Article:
This approach applies to brands across almost all categories:
- Nike sees large-scale participative events like its We Run races as core revenue streams in their own right, not just activities designed to increase sales of the brand’s apparel.
- Apple’s App Stores and iTunes Store move the brand from a manufacturer to a lifestyle brand whose impact extends well beyond the technology sector.
- Madonna purportedly earns more money from concert ticket and merchandise sales than she does from album sales.
- Red Bull has gone so far as to reposition itself as a ‘media and experiences company’, using its ‘extreme stimulation’ proposition to extend the brand’s offering well beyond its heritage of energy drinks.
- American Express doesn’t just offer payment services to its merchants; it uses activities like its OPEN forum and Small Business Saturday initiatives to become an overall ‘partner in success’.
It’s clear to see why this approach works: augmented experiences offer people something more than a mere means to an end, and as a result, they succeed in delivering a differentiated value proposition that people are willing to pay more for.
Moreover, these experiences are inherently more ‘social’ than simple products and services too – it’s easier for people to share an experience than it is for them to share most products.
Critically, there are also more compelling reasons for people to talk about great experiences than there are for them to recommend specific products.
As a result, augmented experiences can inspire a social media impact that extends well beyond the reach of customer reviews or the brand’s own social media posts.
So, when it comes to your brand’s social media, don’t just think about how you’ll drive greater engagement with your own social media posts; use augmented experiences to inspire organic audience conversations, and become a brand that’s always worth talking about.
Read more in the Social Brands series by clicking here.
So, here’s the big one, does spending on social media really pay back? A fresh MBA graduate from MIT, Niki Gomez, passing through London and We Are Social on her way to Mumbai, gives her views.
At last, a study quantifies what many of us felt must be true, that social media does translate into increased sales. As Violette mentioned last week, a study by Wetpaint and Charlene Li’s Altimeter Group shows an extremely strong correlation between engaging in different social media and earning higher revenues. The study looks at the engagement of top 100 brands from the 2008 BusinessWeek/Interbrand Best Global Brands report and ranks them from 1 to 127, based on how they use social media channels. It finds that the top brands with their rankings in brackets are:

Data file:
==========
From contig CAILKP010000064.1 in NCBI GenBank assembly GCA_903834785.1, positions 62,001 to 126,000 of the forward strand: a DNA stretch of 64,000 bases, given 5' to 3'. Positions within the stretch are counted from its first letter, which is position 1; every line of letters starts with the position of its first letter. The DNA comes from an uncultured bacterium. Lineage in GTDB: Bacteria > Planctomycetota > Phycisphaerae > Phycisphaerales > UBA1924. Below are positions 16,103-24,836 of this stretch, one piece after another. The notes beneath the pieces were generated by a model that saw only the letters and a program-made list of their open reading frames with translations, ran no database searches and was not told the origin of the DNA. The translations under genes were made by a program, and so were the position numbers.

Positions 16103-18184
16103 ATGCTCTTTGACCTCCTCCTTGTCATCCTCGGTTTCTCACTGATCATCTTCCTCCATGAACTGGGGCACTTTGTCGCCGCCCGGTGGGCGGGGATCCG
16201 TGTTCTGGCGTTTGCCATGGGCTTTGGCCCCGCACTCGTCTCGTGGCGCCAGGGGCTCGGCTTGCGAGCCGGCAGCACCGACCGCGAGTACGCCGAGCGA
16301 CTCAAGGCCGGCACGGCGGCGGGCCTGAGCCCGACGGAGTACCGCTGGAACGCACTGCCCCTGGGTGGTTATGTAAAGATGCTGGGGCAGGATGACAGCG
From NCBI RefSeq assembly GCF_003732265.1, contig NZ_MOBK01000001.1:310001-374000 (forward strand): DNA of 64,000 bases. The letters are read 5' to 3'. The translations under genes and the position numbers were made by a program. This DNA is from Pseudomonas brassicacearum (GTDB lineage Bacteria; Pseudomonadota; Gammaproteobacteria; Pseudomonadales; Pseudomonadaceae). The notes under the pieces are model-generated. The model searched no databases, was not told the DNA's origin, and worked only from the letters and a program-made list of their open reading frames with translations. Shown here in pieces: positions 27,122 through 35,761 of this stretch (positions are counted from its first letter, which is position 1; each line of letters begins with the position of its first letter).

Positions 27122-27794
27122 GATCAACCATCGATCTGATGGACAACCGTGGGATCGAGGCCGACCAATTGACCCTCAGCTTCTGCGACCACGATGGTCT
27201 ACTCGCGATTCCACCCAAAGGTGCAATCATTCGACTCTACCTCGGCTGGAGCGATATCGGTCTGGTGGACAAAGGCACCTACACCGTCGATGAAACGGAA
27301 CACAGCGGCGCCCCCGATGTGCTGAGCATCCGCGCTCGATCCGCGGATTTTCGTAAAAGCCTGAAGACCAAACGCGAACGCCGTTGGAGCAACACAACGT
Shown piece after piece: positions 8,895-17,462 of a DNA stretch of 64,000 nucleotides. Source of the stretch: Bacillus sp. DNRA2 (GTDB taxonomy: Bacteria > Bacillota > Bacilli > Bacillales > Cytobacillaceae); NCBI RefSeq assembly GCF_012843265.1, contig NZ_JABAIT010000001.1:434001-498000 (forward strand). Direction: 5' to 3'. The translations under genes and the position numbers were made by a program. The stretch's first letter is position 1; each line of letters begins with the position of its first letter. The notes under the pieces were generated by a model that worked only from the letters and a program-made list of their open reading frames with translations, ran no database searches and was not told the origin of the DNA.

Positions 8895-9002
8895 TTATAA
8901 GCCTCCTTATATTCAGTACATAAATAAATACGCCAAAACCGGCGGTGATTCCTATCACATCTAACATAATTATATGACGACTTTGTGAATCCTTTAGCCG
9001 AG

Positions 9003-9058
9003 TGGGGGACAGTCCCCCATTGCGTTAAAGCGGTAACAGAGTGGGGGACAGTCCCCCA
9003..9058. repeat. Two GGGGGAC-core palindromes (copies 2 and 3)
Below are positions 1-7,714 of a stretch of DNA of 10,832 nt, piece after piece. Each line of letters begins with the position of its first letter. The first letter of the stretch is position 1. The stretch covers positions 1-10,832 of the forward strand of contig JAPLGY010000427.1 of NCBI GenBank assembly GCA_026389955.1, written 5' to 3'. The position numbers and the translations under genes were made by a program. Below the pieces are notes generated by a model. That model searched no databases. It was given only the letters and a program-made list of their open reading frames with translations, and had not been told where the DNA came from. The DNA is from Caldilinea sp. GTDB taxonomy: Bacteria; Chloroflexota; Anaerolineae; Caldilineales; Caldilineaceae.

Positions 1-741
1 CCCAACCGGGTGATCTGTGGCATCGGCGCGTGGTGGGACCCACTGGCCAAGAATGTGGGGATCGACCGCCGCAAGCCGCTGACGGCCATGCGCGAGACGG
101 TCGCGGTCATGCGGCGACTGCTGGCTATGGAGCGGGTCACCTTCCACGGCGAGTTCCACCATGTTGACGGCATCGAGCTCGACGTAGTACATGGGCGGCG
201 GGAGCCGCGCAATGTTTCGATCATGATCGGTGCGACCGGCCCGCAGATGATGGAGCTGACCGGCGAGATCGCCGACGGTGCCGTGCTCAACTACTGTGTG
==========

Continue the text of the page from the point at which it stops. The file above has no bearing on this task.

- Starbucks (127)
- Dell (123)
- eBay (115)
- Google (105)
- Microsoft (103)
- Thomson Reuters (101)
- Nike (100)
- Amazon (88)
- SAP (86)
- Tie – Yahoo!/Intel (85)
The most engaged brands experienced revenue growth in 2008 of 18% whilst the least engaged brands experienced losses of negative 6% over the same period.
Also interesting is that only arguably half of these are internet companies. The study categorizes the brands, a la Malcolm Gladwell, into mavens, those heavily engaging in 7 or more channels, such as Starbucks and Dell; butterflies, such as American Express and Hyundai who engage with seven channels but with less engagement; selectives who engage in six or less but do some on a deep level such as H&M and Philips; wallflowers like BP and McDonalds who engage with six or less but with a light touch. My question was whether social media pays off because of lower marketing spend, as there is a shift from spending on more traditional channels. However it seems, revenues, actual sales are up on previous years, even boom times!
Their findings conclude that it is not how many social media channels you use, but how deep that engagement is: so being social pays, but it’s the quality rather than quantity of these conversations that seems to triumph yet again. So, please think before you tweet… a good piece of advice for brands and individuals alike.
It’s always good to start the year off as you mean to go on, and that is exactly what we’re doing today. This morning We Are Social is bigger and better than when we downed tools for the Christmas break – we’re very happy to announce that Chris Applegate has joined the team.
Chris studied Computer Science at Cambridge and then went on to get a Master’s from Edinburgh. He joins us from Outside Line, where he was their Community Marketing Manager, working on social media campaigns for LG, Nike, Eurostar and Vodafone, as well as the famous Berocca Blogger Relief campaign.
You also may know him from some of his extracurricular activities – his personal blog qwghlm.co.uk is ranked 16th in Wikio’s list of the UK’s top Technology blogs, he captured November’s zeitgeist in the UK with LOL Griffin and this satirical YouTube mash-up, has dispensed well received new business advice and, with his jaunty fedora, is a well known member of London’s social media scene.
We’re really pleased to have Chris on board, I hope you’ll join me in welcoming him to the team.